Outspoken hedge fund manager David Einhorn saw his Greenlight Capital gain 0.3 percent in February, according to sources familiar with the number.

The $8-billion hedge fund is up 3.7 percent for the year, lagging the broader stock market which has gained about 6 percent. The benchmark Standard & Poor's 500 stock index advanced 1.1 percent in February.

Einhorn's February results come as the well-known manager has been pushing technology company Apple Inc to return some of its cash stockpile to investors in a form of preferred stock. Greenlight owns roughly 1.3 million shares of Apple, one of the hedge fund's largest positions.

Apple shares have dropped roughly 5 percent since Einhorn went activist on the stock in early February. Einhorn, who added to his hedge fund's Apple holdings in the fourth quarter, filed a lawsuit to block changes in Apple's policy for issuing preferred stock.

A judge sided with Greenlight February 22 on blocking Apple from moving forward with a shareholder vote on a proposal that could have limited the company's ability to issue preferred stock.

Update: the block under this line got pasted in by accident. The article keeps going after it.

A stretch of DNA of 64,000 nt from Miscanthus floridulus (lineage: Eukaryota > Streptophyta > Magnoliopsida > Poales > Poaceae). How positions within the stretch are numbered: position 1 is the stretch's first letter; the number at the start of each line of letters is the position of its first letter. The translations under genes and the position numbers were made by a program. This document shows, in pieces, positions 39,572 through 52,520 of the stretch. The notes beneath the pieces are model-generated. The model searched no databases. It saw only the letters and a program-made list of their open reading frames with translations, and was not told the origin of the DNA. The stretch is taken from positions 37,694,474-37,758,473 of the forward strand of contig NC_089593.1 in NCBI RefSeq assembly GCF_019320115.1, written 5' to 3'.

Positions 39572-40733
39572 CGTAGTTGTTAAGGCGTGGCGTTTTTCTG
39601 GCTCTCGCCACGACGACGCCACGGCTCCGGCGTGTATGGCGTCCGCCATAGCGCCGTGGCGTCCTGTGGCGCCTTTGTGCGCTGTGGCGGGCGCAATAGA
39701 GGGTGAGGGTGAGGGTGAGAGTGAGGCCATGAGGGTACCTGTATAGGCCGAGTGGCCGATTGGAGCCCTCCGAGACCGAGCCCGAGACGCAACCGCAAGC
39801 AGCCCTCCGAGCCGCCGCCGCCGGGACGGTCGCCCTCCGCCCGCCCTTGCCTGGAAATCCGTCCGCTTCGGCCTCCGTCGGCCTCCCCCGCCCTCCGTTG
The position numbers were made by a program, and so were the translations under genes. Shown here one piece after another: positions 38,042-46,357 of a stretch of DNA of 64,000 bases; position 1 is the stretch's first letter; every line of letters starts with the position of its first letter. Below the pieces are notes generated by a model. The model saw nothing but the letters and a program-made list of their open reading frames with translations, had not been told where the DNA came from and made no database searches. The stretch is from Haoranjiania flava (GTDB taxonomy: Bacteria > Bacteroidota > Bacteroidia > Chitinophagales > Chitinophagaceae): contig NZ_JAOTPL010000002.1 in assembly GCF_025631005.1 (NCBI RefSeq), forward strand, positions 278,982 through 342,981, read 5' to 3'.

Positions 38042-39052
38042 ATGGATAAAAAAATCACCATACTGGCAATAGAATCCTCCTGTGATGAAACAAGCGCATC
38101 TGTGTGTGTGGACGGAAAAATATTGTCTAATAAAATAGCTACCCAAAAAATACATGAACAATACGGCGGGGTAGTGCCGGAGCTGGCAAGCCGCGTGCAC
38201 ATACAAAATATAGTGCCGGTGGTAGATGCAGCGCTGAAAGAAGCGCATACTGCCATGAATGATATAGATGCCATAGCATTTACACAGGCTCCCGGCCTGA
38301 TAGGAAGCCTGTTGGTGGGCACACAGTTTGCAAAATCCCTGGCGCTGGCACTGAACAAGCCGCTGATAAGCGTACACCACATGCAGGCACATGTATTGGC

On Friday, the fund dropped the lawsuit.

"Apple removed the bundled proposal from the shareholder meeting, therefore resolving the issue," said Greenlight spokesman Jonathan Gasthalter.

Hedge funds reduced their Apple positions by over 30 percent in the fourth quarter, according to a Goldman Sachs Group analysis of fourth-quarter regulatory filings.

American International Group replaced Apple as the hedge fund industry's favorite stock in the three months through December 31.

Daniel Loeb's Third Point was one notable manager that got rid of Apple stock in the fourth quarter, as it tumbled in value.

Third Point's flagship Offshore hedge fund rose 1.3 percent in February, sending yearly returns to 6.1 percent, according to a person with knowledge of the numbers.

Meanwhile, Barry Rosenstein's Jana Partners, which tends to take activist stakes in companies and push for corporate change, lost 0.5 percent in February, but the fund remains up 4.6 percent for the year.

Returns from hedge fund managers for February are expected to trickle in to investors over the next several days. Most hedge funds do not publicly disclose their returns.

(Additional reporting by Svea Herbst-Bayliss; Editing by Matthew Goldstein, Lisa Von Ahn and Bernadette Baum)